|About this Abstract
||2017 TMS Annual Meeting & Exhibition
||Materials for High Temperature Applications: Next Generation Superalloys and Beyond
||The Influence of Titanium on the Phase Equilibria in Mo-Si-B Alloys
||Daniel Schliephake, Martin Heilmaier
|On-Site Speaker (Planned)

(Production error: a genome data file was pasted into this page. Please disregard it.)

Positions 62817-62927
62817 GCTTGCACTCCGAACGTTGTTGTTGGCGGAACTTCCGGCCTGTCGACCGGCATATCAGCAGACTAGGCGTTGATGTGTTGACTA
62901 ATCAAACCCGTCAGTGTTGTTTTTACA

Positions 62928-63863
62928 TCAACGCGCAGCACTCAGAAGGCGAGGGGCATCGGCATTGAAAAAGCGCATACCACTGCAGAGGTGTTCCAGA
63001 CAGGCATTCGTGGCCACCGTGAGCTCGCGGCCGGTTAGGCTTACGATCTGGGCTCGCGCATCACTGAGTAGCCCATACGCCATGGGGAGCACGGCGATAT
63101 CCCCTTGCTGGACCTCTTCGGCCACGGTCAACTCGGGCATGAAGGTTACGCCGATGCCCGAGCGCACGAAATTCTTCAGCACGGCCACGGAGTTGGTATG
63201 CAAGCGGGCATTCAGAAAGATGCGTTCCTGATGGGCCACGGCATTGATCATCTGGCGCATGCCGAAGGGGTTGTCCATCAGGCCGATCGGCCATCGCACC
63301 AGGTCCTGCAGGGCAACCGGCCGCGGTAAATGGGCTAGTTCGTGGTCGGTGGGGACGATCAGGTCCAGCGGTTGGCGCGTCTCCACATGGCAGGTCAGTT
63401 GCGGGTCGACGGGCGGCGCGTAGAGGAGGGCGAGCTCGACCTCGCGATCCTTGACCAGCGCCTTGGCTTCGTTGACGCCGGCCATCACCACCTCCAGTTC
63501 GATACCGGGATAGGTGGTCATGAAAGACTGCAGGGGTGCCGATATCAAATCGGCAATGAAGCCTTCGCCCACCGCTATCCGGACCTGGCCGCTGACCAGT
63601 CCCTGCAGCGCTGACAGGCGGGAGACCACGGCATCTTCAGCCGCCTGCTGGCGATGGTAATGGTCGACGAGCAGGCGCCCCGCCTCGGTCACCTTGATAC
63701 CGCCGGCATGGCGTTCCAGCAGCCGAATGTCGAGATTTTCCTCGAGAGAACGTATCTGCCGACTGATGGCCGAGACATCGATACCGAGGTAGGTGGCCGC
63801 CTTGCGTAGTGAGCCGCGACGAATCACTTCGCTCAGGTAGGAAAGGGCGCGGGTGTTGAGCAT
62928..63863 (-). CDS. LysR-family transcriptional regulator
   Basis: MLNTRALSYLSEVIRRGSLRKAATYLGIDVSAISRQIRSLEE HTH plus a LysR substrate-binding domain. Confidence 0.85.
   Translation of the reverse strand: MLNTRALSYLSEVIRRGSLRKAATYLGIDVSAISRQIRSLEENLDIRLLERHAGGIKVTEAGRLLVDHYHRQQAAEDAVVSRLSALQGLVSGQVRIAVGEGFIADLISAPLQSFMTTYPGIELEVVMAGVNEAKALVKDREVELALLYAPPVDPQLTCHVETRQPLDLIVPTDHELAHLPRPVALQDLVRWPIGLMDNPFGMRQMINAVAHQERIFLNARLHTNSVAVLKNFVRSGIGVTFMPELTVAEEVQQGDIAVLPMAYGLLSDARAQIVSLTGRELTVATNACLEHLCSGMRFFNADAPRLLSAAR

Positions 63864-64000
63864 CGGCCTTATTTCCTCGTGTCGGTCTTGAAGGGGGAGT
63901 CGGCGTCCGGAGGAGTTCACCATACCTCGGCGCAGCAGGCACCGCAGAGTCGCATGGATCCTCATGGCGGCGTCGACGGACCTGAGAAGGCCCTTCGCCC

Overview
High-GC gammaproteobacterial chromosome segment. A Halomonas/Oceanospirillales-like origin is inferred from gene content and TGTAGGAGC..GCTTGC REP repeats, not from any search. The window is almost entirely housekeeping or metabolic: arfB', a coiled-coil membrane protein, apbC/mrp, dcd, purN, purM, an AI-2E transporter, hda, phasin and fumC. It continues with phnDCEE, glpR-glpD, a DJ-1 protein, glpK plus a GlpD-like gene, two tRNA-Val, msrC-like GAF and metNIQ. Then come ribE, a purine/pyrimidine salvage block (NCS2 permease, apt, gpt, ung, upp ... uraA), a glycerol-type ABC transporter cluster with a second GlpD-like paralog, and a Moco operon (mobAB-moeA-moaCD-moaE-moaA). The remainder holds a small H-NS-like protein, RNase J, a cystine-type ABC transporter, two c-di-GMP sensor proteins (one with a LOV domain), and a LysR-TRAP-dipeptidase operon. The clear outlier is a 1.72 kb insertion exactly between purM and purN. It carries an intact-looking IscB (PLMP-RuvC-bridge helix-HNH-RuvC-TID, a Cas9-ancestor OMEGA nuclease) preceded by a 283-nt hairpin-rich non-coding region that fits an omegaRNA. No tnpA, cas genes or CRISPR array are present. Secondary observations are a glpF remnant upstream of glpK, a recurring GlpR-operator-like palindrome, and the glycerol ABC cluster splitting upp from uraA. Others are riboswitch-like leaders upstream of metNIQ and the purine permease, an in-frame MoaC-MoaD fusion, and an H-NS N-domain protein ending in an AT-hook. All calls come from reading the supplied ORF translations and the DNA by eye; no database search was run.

Despite some drawbacks regarding fracture toughness and oxidation resistance it is now well-established that Mo-Si-B alloys offer considerable potential for ultrahigh temperature structural engineering materials. A trade-off in combining the optimum single phase properties would virtually lead to a multiphase material exhibiting α-Mo + Mo<SUB>5</SUB>Si<SUB>3</SUB> + Mo<SUB>5</SUB>SiB<SUB>2</SUB> microstructure. The suppression of the otherwise present Mo<SUB>3</SUB>Si phase can be accomplished by the addition of Titanium is a major alloying element. In essence, we will show how Titanium promotes the eutectoid decomposition of Mo<SUB>3</SUB>Si into Mo and Mo<SUB>5</SUB>Si<SUB>3</SUB>. Hence, Mo-Si-Ti alloys with and without additional Boron were produced by repetitive arc-melting in protecting argon atmosphere, followed by homogenization treatment at high temperatures. The phases were identified by XRD, SEM and EDS/ESMA analysis. Additionally, the creep resistance of those alloys was determined at temperatures ranging from 1100 to 1300 °C to estimate their capability for high-temperature use.